The duo has spent the past six months cooking with hundreds of kilograms of chocolate and sugar in preparation for the contest.

TAFE SA patisserie lecturer Justin Williams will compete in the Asian Pastry Cup in April 2018 in hope of qualifying for the world championships.

The Asian Pastry Cup is the biggest live pastry competition in Asia and is attended by talented pastry experts from a number of different countries.

Contestants must create two elaborate chocolate and sugar-themed showpieces, 20 desserts and two modern gateaux in eight hours.

Details of exactly what Justin will create are top secret.

“This event is highly competitive – it’s basically the Olympics of pastry – so we need to keep our cards close to our chest to get an edge on our competitors,” he says.

“We have put in many hours of training, trying and testing new techniques and finessing our creations for the event.

“We have put a lot into this so hopefully we can get a good result on the day.”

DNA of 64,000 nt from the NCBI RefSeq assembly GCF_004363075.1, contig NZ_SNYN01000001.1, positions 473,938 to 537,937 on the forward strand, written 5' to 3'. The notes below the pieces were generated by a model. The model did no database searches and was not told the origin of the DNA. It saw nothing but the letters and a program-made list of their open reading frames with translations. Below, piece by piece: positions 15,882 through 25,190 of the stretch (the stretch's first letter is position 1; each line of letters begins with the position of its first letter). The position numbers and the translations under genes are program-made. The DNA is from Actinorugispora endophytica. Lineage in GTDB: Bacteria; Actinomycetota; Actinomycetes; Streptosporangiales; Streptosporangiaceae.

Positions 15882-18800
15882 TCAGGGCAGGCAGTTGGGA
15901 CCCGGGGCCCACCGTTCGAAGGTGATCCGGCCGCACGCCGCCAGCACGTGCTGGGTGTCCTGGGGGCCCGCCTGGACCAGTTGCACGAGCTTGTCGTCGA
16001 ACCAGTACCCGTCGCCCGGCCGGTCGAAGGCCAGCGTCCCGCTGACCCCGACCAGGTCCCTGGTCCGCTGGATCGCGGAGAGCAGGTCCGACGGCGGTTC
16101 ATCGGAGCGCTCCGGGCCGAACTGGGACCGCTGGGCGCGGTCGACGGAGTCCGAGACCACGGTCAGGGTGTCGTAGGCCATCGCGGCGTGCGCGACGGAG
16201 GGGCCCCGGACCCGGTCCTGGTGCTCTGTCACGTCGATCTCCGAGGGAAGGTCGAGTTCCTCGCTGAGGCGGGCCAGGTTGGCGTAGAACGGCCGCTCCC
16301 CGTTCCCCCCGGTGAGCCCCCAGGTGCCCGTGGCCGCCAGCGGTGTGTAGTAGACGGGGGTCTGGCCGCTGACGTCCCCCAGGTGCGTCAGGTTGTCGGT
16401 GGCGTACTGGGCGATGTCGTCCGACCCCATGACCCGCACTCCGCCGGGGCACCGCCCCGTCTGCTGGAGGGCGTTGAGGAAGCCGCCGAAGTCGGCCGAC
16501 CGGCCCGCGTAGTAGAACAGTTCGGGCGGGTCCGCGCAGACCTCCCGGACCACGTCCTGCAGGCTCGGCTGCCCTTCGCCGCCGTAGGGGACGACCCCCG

Justin says the pair has collaborated with 3D chefs and an industrial designer to help create structural elements for the chocolate and sugar showpieces.

“Our 3D chef creates a 3D image of our showpieces then prints each component using 3D printers and we then make moulds out of silicon from these printed items,” he says.

“Our industrial designer is designing and building our finished buffet decorations.”

The live competition will involve patisserie experts sweating it out over eight hours in hope of creating the winning elaborate showpieces.

Justin has years of baking experience under his belt after working as a pastry chef in hotels around the world.

TAFE SA educational manager Fee Lee says he is confident the Australian team will finish in the top three.